Research Paper

Korean Journal of Materials Research. 27 March 2024. 138-143
https://doi.org/10.3740/MRSK.2024.34.3.138

ABSTRACT


MAIN

  • 1. Introduction

  • 2. Experimental Procedure

  •   2.1. Materials and synthesis

  •   2.2. Characterization methods

  • 3. Results and Discussion

  •   3.1. Phase analysis

  •   3.2. Morphology and size of nanopowders

  •   3.3. Magnetic properties

  • 4. Conclusion

1. Introduction

Nanosized nickel-carbon (Ni-C) composites received great attention for hydrothermal gasification of organic compounds,1,2) application in electrochemical devices as sensors3) and electrodes,4) or hydrogen storage.5,6,7,8,9) Several types of carbon materials have been used to prepare the Ni-C composites such activated carbons, graphite, carbon black, etc.1,2,6,7,10) Recently, new carbon forms such as carbon nanotubes (CNTs) and magnetically separable carbon materials have been synthesized.3,4,8,11,12,13) The CNTs are one of the most exciting new materials, which possess excellent mechanical properties as well as thermal and electrical characteristics. Also it shows less magnetic properties, so by decreasing the CNT compositions in Ni-CNTs nanopowders, we can get some different results.

A new method, the Electrical Explosion of Wires (EEW), can be used to fabricate Ni-CNT nanocomposites effectively. The EEW is a single-step physical synthesis technique that can be finished within a second, because it does not require a precursor or additional heating steps. This method involves the use of a pulsed electric current to heat wire, synthesizing high-purity nanopowders without a surfactant. With the EEW method, the Ni-CNTs was fabricated not only in the air, but also in a liquid media. The explosion of wire in liquid have a potential to prepare nanocomposites in one-step technique, in which the nanopowders was simultaneously made and dispersed into the base liquid, resulting in reduction of the agglomeration of the nanopowders and therefore increasing in the stability of the suspension. In this process, a metal wire is exploded under a high pulsed electric current.14)

Here acetone and deionized (DI) water were used as the ambient liquids. As acetone is a volatile, flammable liquid and DI water is a stationary like liquid, that’s why this two types of liquids were chosen as ambient conditions to compare with each other. DI water don’t has many of its impurities through distillation. In addition, since the acetone contains many carbon components, it is expected that metal carbides can be formed during the explosion, so the carbide formation process could be compared with the DI water condition. Here Ni:CNT compositions were 1:0.5 and 1:0.3 in weight.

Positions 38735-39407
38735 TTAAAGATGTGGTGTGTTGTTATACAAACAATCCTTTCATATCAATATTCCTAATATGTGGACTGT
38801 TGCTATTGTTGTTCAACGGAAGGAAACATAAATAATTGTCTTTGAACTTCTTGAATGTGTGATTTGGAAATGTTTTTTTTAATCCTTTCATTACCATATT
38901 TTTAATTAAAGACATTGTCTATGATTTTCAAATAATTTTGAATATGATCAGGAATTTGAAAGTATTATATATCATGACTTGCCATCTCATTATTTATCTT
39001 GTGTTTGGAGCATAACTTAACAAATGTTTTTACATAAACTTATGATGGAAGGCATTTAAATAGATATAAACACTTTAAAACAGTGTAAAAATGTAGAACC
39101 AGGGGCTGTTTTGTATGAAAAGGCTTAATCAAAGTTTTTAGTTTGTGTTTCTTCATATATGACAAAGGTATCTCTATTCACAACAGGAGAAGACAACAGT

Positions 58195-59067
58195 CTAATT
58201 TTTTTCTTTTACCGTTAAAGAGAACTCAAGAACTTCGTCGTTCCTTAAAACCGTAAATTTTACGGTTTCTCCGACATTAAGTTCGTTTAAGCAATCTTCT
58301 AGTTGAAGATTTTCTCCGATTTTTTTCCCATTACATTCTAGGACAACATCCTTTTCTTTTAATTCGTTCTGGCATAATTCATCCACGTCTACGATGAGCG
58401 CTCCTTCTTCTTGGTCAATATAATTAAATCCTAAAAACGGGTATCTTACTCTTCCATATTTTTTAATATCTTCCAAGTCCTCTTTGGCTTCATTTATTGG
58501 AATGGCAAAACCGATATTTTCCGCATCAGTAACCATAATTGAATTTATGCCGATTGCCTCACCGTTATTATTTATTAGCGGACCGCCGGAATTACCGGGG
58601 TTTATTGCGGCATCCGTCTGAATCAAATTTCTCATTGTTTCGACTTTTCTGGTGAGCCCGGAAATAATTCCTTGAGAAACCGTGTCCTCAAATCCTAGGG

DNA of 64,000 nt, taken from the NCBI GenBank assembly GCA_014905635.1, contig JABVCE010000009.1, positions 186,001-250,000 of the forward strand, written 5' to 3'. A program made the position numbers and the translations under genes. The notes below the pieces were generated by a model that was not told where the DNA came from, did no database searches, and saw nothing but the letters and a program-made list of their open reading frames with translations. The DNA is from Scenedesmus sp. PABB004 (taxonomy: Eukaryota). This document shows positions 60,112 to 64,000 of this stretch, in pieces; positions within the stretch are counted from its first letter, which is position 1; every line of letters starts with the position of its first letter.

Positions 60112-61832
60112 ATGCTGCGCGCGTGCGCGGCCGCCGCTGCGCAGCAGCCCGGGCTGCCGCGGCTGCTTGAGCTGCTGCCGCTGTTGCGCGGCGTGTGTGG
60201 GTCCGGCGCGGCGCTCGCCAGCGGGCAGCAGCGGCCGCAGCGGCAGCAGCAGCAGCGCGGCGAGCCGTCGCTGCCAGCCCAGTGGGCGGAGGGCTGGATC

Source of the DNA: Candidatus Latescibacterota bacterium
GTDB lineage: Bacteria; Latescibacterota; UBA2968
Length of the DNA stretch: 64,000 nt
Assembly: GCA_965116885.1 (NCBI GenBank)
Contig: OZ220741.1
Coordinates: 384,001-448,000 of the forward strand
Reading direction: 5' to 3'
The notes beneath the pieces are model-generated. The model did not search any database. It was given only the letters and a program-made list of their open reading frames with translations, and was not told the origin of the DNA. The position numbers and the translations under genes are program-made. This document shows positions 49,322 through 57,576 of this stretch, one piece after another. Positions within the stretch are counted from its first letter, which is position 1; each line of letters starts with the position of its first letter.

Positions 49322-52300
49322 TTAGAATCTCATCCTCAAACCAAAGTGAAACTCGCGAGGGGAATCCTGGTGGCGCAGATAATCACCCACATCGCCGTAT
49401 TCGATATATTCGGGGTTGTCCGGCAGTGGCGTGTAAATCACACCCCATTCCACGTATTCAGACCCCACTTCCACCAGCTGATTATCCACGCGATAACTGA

2. Experimental Procedure

2.1. Materials and synthesis

To fabricate Ni-CNT nanocomposite, in this work, high purity CNTs was used and Ni nanopowders were fabricated by EEW in acetone and DI water. The EEW system was a simple RLC circuit, as shown in Fig. 1. The capacitance C was proportional to the applied voltage, and the resistance R and inductance L were determined by the material’s properties and dimensions of the wire.

https://static.apub.kr/journalsite/sites/mrsk/2024-034-03/N0340340302/images/mrsk_2024_343_138_F1.jpg
Fig. 1.

Schematic diagram of experimental setup for wire explosion process in liquid.

Firstly, the CNTs were mixed well in 500 mL of acetone and DI water, respectively, by stirring process at room temperature for 2 h. Then Ni wire with diameter 0.25 mm in diameter and 30 mm in length was placed between the two electrodes and exploded in the slurry of the carbon nanotubes. A 30 µF capacitor was charged up to 3 kV and then released through the wire when the spark gap switch was closed. Following that way, a high-density current was passed through the wire and deposited the electric energy on it due to its finite resistance. Under the effects of high-density current, the wire between two electrodes was melted, vaporized, turned into plasma and then expands into the ambient liquid. The Ni vapor was immediately cooled down rapidly because of the interaction with the liquid solution resulting in nanosized powders were formed and dispersed in the acetone or DI water solutions. The Ni content was estimated by the times of explosion and the dimension of the Ni wire section according to the equation: m = ρ. V, where m is the weight of Ni wire and V is the volume of the Ni wire was used for one explosion shot. Synthesis conditions are listed in Table 1.